Cvetkovich's scholarship engages with various genres and artistic media and is often collaborative. Amongst other topics, she has analyzed and discussed AIDS documentaries and films; butch and femme sexualities and emotions; go-go dancing in relation to sexuality and activism; Alison Bechdel's graphic memoir Fun Home: A Family Tragicomic; and oral interviews with Afghan Americans in relation to 9/11. She has also interviewed artists and photographers such as Allyson Mitchell, Sheila Pepe, Tammy Rae Carland, and Zoe Leonard, engaging with their visual works in her scholarship.

Overview of major works[edit]

Mixed Feelings: Feminism, Mass Culture, and Victorian Sensationalism (1992)[edit]

Mixed Feelings is based on Cvetkovich's PhD dissertation, which she completed at Cornell University in 1988.[12] It grew out of Cvetkovich's “own mixed feelings about a feminist politics of affect,” and argues that the effects of affect are not always liberating;[13] rather, affect can “call attention to and obscure complex social relations, and can both inspire and displace social action.”[14] Thus, Cvetkovich's study is a nuanced exploration of affect and politics. In looking at the figure of “the transgressive and/or suffering woman…Cvetkovich traces the construction of affect as both natural and particularly female, and as therefore potentially transgressive and requiring regulation and control.”[15] While Cvetkovich interrogates the way Marxist, feminist, Foucauldian, and psychoanalytic theories have engaged with affect, she also draws upon these approaches in her study. Important to Cvetkovich's argument is the idea that affect should not be viewed as natural, but instead as historical.

In Mixed Feelings, Cvetkovich primarily explores the politics of affect in relation to Victorian sensationalism in the 1860s and 1870s. While she focuses mostly on traditional Victorian sensation novels such as Mary Elizabeth Braddon's Lady Audley's Secret, Wilkie Collins's The Woman in White, and Ellen Wood's East Lynne, she also looks at works that are not typically read as Victorian sensationalism. One chapter looks at George Eliot's Daniel Deronda, where she reads Gwendolen's “dramatic interiority” in relation to the affective power of sensation novels.[16] Another reads Karl Marx's Capital as a sensationalist narrative; while most of the works Cvetkovich studies sensationalize the figure of the middle-class woman, Capital sensationalizes the male worker's body.[17] Although Mixed Feelings focuses primarily on Victorian sensationalism, the book also contains discussions of AIDS activism and the politics of affect in relation to ACT UP.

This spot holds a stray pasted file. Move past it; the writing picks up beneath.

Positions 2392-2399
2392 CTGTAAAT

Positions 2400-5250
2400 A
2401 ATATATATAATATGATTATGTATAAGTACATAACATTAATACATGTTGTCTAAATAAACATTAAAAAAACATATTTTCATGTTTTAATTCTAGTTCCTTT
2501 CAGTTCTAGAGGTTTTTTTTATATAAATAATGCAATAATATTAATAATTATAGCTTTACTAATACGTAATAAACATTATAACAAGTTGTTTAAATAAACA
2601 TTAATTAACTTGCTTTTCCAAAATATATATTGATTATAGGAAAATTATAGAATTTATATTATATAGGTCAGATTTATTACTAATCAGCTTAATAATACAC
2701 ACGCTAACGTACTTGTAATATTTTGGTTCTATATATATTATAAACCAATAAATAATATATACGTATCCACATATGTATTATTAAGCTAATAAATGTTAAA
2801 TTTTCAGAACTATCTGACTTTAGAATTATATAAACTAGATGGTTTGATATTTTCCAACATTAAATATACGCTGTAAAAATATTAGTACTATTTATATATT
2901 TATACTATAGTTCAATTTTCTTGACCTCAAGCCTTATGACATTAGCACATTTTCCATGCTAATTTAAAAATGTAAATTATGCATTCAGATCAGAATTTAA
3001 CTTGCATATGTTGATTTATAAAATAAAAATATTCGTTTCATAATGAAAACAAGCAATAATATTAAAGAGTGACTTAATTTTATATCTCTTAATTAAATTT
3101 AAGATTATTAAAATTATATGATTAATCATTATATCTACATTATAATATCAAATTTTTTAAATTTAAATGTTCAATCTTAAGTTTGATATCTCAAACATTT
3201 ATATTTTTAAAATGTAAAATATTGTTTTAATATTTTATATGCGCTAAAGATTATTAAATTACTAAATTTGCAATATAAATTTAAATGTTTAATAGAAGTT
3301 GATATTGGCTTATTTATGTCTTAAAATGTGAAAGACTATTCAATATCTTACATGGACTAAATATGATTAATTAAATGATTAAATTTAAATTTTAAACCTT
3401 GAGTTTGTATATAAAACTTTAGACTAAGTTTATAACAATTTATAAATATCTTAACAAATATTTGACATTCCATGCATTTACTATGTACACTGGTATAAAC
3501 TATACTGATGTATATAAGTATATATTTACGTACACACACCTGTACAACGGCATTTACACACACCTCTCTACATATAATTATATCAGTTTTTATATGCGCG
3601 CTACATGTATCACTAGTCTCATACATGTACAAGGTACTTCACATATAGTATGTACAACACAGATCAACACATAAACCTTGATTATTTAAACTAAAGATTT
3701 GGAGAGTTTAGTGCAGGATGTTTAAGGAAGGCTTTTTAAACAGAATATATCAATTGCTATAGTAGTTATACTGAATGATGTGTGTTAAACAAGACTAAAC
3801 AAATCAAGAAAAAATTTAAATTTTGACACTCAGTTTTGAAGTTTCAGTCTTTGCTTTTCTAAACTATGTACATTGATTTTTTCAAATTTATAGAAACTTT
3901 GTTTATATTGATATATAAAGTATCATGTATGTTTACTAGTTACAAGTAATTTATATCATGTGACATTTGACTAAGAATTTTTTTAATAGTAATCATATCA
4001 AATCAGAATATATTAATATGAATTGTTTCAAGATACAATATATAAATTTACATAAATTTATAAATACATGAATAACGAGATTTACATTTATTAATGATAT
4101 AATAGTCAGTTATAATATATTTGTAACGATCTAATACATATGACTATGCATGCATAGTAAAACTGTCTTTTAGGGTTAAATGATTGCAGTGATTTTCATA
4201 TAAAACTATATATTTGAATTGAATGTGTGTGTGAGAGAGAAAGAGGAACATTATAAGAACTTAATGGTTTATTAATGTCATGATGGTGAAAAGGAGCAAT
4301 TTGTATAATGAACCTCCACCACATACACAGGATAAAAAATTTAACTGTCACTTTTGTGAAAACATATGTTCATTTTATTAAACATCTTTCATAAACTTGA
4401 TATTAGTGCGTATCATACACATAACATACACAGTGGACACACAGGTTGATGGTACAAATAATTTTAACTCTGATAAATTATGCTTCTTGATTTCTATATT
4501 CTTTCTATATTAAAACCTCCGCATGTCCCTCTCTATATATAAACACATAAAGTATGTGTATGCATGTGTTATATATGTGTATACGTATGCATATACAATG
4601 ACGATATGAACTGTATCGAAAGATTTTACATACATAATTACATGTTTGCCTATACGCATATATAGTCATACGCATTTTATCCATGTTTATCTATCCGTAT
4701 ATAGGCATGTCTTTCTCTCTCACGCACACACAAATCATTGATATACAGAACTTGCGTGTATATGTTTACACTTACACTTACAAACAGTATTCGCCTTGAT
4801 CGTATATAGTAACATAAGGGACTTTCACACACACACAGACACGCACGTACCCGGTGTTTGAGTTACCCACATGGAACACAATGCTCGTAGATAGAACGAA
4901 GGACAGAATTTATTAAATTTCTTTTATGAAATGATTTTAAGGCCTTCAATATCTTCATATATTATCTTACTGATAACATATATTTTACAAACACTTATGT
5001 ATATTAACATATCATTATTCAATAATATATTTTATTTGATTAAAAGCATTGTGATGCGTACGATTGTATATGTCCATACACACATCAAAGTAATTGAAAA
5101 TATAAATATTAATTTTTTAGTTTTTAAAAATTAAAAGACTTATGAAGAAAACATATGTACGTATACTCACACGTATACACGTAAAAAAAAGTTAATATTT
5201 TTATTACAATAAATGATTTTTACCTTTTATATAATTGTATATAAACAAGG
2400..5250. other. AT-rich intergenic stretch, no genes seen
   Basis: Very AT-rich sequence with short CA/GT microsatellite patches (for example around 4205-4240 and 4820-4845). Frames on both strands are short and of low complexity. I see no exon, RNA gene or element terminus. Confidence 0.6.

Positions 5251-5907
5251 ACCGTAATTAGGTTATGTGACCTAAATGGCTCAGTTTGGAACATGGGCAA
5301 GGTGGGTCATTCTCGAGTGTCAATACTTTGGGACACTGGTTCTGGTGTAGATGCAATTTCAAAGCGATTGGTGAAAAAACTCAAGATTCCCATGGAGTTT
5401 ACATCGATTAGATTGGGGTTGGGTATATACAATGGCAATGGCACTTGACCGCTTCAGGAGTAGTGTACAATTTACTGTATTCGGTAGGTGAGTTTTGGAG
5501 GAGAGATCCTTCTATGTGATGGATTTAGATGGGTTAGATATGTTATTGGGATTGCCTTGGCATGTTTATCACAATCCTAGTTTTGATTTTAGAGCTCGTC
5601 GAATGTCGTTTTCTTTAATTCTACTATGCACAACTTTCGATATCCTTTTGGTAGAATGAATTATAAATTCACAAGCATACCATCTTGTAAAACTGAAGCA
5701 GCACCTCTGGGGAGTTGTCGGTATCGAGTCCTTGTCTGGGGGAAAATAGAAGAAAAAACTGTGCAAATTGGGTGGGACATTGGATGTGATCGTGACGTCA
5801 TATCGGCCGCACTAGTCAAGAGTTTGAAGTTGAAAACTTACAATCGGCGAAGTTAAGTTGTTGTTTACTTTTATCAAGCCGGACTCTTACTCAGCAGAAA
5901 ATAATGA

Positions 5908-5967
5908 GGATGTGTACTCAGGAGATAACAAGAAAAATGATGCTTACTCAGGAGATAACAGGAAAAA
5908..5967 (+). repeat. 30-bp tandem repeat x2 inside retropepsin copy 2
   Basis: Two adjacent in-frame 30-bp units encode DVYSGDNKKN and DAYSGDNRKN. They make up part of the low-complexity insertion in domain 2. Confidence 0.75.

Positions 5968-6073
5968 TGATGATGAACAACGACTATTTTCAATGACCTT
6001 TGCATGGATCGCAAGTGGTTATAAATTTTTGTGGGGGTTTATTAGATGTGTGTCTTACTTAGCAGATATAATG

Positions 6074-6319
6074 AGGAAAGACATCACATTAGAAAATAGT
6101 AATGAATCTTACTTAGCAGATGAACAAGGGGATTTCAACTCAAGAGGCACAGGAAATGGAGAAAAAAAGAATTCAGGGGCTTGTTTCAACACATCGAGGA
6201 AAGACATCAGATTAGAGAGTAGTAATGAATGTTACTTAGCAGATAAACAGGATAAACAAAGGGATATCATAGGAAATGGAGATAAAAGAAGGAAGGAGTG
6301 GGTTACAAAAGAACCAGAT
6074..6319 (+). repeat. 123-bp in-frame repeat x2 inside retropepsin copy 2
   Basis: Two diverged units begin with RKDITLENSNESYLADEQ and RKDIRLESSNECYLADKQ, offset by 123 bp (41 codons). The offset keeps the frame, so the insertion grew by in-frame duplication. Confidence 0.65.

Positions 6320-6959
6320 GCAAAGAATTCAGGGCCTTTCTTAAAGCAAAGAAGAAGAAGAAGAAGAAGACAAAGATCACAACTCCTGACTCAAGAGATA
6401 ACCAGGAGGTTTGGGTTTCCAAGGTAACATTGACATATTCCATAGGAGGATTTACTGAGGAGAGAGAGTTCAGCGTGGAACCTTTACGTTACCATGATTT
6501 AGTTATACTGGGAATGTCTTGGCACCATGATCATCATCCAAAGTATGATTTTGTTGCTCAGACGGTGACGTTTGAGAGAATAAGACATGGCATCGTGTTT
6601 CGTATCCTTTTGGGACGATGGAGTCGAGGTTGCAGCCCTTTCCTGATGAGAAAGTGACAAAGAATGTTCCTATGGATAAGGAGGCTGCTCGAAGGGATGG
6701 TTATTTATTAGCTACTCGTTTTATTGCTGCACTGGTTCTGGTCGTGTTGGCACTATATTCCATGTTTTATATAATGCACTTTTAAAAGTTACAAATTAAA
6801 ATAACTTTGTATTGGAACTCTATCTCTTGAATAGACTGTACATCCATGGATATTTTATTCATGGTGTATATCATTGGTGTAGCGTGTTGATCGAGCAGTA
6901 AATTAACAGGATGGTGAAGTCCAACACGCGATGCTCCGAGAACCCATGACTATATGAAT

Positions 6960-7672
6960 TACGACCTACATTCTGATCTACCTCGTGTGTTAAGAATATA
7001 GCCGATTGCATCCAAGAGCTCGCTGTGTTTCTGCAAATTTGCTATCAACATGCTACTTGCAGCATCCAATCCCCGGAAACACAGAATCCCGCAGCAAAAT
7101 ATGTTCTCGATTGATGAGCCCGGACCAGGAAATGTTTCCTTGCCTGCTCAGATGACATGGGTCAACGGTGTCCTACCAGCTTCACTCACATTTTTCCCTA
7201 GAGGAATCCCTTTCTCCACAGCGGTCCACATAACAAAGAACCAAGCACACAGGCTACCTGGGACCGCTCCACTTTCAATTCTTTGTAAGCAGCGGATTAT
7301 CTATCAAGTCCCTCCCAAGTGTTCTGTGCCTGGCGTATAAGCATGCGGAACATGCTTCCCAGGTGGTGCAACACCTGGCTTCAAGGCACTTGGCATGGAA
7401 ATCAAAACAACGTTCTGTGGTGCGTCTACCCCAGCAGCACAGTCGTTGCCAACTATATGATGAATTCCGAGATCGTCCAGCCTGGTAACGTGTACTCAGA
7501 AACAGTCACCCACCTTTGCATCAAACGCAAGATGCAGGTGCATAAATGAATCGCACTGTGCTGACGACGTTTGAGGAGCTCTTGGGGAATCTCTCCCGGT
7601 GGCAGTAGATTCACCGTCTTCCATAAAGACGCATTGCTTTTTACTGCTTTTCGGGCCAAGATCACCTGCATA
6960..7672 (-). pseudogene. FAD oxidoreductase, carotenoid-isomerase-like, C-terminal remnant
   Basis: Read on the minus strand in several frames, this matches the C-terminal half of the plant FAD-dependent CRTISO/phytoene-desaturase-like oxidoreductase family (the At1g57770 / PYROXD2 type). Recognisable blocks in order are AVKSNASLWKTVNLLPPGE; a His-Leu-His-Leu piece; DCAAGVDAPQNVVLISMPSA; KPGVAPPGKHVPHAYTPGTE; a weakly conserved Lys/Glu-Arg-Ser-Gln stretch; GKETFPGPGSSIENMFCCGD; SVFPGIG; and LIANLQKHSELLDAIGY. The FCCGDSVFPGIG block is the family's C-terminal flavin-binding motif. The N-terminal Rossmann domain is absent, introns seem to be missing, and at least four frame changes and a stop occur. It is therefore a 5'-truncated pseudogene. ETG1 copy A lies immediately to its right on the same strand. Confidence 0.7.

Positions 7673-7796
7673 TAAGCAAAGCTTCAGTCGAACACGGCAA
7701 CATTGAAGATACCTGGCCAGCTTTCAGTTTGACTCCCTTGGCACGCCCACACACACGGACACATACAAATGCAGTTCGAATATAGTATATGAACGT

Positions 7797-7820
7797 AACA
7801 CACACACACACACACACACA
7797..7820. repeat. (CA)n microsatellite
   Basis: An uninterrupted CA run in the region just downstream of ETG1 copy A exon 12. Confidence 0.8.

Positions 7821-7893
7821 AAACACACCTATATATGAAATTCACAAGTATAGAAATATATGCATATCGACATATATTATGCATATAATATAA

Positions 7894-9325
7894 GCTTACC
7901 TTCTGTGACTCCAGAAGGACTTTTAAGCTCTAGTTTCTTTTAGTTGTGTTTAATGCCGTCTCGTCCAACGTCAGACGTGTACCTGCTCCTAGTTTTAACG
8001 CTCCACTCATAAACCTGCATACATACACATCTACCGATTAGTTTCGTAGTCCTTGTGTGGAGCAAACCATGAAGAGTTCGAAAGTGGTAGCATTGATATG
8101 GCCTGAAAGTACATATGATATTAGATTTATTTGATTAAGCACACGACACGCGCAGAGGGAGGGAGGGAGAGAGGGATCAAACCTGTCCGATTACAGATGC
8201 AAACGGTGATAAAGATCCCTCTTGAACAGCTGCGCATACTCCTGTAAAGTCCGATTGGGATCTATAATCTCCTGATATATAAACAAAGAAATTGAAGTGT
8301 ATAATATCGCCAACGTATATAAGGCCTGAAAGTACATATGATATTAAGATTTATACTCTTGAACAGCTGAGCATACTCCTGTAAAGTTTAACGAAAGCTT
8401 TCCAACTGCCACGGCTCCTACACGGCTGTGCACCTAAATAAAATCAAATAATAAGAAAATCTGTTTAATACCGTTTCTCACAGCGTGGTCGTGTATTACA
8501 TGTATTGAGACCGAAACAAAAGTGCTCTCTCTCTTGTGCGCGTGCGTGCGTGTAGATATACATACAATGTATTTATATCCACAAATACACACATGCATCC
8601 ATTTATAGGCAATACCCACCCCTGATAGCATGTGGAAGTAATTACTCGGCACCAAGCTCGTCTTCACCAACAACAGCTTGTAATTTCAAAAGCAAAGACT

An Archive of Feelings: Trauma, Sexuality, and Lesbian Public Cultures (2003)[edit]

In An Archive of Feelings, Cvetkovich argues for a wider view of trauma that moves beyond those who experience it directly by also taking into consideration its everyday and cultural effects. She states, “I am interested not just in trauma survivors but in those whose experiences circulate in the vicinity of trauma and are marked by it. I want to place moments of extreme trauma alongside moments of everyday emotional distress that are often the only sign that trauma's effects are still being felt.”[18] Furthermore, Cvetkovich not only sexualizes and queers trauma in her book, but she also critiques the pathologization of trauma and argues for a broader understanding of therapy. She breaks the binary “often animated in trauma studies scholarship between acting out (frequently pathologized or designated unhealthy) and working through (often viewed as psychologically positive).”[19] Cvetkovich suggests that the public cultures formed around trauma – trauma cultures – can have therapeutic effects. Collapsing the boundary between privatized emotion and the public and political, “affective life can be seen to pervade public life.”[20]

As its title suggests, Cvetkovich's book is “organized as ‘an archive of feelings,'” and is “an exploration of cultural texts as repositories of feelings and emotions, which are encoded not only in the content of the texts themselves but in the practices that surround their production and reception.”[21] According to Cvetkovich, archives of trauma resemble the archives of gay and lesbian cultures. Not only are ephemera, ephemerality, and memory fundamental to both of these archives, but both also challenge the very concept of the archive.[22] Cvetkovich's sources – her archive – include oral interviews, performances, fiction, poetry, memoirs, photographs, and films. Theoretically, she engages with feminist, critical race, Marxist, and queer theory.